Rather than expecting policymakers to leap into privatization with both feet,
however, Winston tries to coax them along by urging them to carry out modest
experiments. A first step would be to reduce the federal governments role. Instead
of having a centralized authority mandating that state and local government dance to
tunes played by the federal piper, Winston suggests, states and local government
should be granted permission to deviate from a uniform standard and be encouraged
to try new methods for meeting transportation needs (p. 156).
Although many state transportation departments are beginning to warm to a
publicprivate partnership concept, Winston believes that this course does not really
bring about the initiative and innovation that a true privatization would accomplish
(p. 130). True privatization requires that transportation assets currently owned by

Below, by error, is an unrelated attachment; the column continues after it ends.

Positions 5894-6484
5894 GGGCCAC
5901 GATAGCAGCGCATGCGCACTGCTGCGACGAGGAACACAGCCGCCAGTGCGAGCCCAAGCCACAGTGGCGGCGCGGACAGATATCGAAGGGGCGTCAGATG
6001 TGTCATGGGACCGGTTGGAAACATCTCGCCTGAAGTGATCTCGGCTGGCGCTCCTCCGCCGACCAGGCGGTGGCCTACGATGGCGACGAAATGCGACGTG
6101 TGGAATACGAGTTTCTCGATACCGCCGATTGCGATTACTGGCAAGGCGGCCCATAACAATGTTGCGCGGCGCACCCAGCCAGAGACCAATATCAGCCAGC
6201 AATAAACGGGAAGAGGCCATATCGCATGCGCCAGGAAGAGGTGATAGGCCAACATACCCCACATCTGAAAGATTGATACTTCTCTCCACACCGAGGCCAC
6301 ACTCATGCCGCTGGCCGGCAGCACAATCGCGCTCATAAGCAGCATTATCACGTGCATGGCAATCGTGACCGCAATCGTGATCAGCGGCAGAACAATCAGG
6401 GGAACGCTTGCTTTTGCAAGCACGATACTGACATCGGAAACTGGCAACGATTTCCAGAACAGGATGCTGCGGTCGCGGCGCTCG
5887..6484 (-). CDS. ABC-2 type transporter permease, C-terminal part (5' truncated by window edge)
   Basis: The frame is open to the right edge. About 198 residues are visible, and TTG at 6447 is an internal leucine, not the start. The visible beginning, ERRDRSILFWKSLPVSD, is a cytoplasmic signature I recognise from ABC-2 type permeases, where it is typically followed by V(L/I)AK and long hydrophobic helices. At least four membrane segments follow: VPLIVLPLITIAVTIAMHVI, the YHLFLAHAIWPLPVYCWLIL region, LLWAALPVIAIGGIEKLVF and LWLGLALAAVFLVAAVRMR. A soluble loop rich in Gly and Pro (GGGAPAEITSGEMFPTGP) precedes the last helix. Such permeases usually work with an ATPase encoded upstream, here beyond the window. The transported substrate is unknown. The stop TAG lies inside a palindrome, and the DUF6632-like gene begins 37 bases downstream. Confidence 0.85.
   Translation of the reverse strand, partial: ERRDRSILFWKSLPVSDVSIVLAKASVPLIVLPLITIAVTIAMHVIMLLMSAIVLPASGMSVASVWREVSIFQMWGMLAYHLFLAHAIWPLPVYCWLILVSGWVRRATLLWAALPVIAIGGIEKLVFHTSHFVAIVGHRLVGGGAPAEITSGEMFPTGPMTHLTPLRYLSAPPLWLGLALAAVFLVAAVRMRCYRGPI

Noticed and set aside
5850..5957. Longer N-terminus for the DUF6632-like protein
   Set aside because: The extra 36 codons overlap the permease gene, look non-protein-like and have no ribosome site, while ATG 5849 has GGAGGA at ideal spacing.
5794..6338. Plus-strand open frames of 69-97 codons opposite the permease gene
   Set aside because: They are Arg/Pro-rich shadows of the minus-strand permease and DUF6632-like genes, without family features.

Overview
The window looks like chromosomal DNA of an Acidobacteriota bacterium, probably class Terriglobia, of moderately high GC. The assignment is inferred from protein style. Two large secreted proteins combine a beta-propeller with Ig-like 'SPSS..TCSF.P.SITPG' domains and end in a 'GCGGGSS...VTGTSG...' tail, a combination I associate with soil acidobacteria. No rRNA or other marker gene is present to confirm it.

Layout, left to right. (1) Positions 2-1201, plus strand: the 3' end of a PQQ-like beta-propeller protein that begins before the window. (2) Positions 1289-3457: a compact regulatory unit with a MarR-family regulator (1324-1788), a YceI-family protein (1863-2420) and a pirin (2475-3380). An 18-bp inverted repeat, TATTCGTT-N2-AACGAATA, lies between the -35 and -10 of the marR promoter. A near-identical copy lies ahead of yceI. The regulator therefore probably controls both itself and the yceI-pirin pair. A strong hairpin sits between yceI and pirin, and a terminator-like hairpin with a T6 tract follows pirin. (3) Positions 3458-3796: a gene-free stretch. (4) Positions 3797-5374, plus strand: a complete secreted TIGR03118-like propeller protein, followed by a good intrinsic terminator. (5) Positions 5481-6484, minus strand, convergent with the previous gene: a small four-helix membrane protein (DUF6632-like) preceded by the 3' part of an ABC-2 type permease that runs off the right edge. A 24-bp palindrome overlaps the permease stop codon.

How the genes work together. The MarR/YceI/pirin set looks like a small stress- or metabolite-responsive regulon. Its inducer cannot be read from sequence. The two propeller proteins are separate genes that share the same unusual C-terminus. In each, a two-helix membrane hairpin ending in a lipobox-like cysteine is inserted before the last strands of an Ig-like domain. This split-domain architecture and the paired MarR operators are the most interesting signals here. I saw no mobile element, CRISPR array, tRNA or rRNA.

governments be sold to private firms that will have the entrepreneurial freedom to
manage them for profit. The pursuit of profit in a competitive environment pushes
firms to improve the products and services they offer while simultaneously decreasing
the cost to the consumer.
Will policymakers heed Winstons advice? Its difficult to say. Academics armed
with reams of data and irrefutable logic rarely prevail in political contests. All they
have to offer is the generalized benefits of improved efficiency and greater equity.
Although politicians often give lip service to these goals, the gain from using power
to benefit oneself and to pay off ones supporters is usually a more persuasive
The wild card in this situation is the continuing economic crisis. The recession
and its accompanying decline in resources available to the government may
induce policymakers to seek rescue via privatization. After all, privatization does hold
out the prospect of tapping into new sources of capital at a time when voters are not